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updated: 2/4/2014 8:18 PM

Bill Nye defends evolution in debate

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  • Creation Museum head Ken Ham, right, speaks Tuesday during a debate on evolution with TV's "Science Guy" Bill Nye, at the Creation Museum in Petersburg, Ky.

      Creation Museum head Ken Ham, right, speaks Tuesday during a debate on evolution with TV's "Science Guy" Bill Nye, at the Creation Museum in Petersburg, Ky.
    Associated Press/ The Courier-Journal, Matt Stone

 
Associated Press

PETERSBURG, Ky. -- TV's "Science Guy" Bill Nye and the leader of a Kentucky museum who believes in creationism debated a question Tuesday that has nagged humankind: "How did we get here?"

Ken Ham, the founder of the Creation Museum, believes the Earth was created 6,000 years ago and that the Bible tells the factual account of the universe's beginnings and the creation of humans. Nye said he, and the rest of the scientific community, believe the Earth was created by a big bang billions of years ago and people have evolved over time.

"I just want to remind us all there are billions of people in the world who are deeply religious, who get enriched by the wonderful sense of community by their religion," said Nye, who wore his trademark bow tie. "But these same people do not embrace the extraordinary view that the Earth is somehow only 6,000 years old."

Nye said technology keeps the U.S. ahead as a world leader and he worried that if creationism is taught to children the country would fall behind.

"If we continue to eschew science ... we are not going to move forward," Nye said. "We will not embrace natural laws. We will not make discoveries. We will not invent and innovate and stay ahead."

Ham showed the theater audience of about 800 people -- and those watching the debate live on the Internet -- slides backing up his assertions.

"Creation is the only viable model of historical science confirmed by observational science in today's modern scientific era," Ham said.

He also introduced scientists who he said were also creationists.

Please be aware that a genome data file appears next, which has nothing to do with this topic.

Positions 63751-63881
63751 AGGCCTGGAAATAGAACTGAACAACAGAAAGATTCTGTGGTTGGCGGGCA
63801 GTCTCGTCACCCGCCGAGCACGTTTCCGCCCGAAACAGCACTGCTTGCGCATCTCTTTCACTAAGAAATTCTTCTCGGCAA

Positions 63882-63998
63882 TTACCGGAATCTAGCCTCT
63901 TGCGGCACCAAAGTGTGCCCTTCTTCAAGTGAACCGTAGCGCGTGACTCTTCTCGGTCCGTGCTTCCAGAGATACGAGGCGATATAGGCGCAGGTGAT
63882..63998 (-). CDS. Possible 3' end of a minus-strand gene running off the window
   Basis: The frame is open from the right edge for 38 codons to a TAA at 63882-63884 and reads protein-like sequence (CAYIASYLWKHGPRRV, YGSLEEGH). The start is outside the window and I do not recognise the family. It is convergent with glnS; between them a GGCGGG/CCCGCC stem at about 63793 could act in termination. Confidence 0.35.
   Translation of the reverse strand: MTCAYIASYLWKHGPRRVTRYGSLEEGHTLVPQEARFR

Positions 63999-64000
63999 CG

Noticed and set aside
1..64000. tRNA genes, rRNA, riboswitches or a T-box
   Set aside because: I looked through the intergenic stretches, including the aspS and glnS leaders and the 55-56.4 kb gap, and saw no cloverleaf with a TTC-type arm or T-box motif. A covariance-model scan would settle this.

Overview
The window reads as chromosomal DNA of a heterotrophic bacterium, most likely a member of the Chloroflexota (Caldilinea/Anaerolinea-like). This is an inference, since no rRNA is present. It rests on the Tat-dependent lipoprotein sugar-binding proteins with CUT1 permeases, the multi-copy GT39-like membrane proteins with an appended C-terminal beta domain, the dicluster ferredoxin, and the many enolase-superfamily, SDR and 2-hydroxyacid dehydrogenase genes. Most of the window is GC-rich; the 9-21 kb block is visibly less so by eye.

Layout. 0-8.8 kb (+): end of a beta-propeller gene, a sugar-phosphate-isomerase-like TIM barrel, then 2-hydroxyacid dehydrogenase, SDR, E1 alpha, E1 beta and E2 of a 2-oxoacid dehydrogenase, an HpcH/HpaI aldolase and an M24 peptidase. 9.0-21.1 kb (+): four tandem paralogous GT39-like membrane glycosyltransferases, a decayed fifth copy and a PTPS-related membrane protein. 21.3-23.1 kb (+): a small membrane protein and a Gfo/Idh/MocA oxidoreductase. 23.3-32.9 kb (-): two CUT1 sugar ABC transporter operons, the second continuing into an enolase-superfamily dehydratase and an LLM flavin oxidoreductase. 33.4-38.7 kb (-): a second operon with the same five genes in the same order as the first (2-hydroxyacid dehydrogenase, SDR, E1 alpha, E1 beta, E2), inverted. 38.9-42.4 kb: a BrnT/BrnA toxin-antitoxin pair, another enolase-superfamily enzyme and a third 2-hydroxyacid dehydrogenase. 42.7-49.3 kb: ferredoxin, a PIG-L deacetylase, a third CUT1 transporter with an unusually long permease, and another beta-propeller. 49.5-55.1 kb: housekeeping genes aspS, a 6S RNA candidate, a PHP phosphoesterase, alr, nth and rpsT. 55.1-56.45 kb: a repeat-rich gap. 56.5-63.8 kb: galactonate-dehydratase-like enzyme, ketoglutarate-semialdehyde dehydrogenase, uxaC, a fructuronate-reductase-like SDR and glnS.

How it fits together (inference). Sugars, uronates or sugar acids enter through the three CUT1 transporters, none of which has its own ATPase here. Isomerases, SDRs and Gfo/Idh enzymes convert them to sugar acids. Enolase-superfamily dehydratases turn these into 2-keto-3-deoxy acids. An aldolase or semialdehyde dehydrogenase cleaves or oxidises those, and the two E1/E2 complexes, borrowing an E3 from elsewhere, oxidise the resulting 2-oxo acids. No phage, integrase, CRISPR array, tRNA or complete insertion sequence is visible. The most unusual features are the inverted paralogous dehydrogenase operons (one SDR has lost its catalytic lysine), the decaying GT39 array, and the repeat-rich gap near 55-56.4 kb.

"I believe the word 'science' has been high-jacked by secularists," Ham said.

Some scientists were critical of Nye for agreeing to debate the head of a Christian ministry that is dismissive of evolution.

Jerry Coyne, a professor of ecology and evolution at the University of Chicago, wrote on his blog that "Nye's appearance will be giving money to organizations who try to subvert the mission Nye has had all his life: science education, particularly of kids." Coyne pointed out that the Creation Museum will be selling DVDs of the event.

The museum quickly sold out its 800 seats, thanks in part to Nye's celebrity as the former host of "Bill Nye The Science Guy," a 1990s science education TV program that is still played in some classrooms. Some people in the audience wore "Bill Nye is my home boy" T-shirts. Another fan wore a bow tie and Nye's signature lab coat.

Ham said there were hundreds of thousands of visitors to his Facebook page Tuesday, and the Creation Museum hasn't had the spotlight shined on it like this since its opening in May 2007.

Nye waded into the evolution debate in an online video in 2012 that urged parents not to pass their religious-based doubts about evolution on to their children. Ham rebutted Nye's statements with his own online video with comments from scientists who work at the museum.

Since the debate was announced in early January, attention has been heaped on the Creation Museum and its directing ministry, Answers in Genesis, which is raising money for a theme park built around a replica of Noah's Ark. The project was announced in 2011 but fundraising has been slow and its groundbreaking date is in limbo.

The Creation Museum said visitors from 29 states bought seats for the debate.

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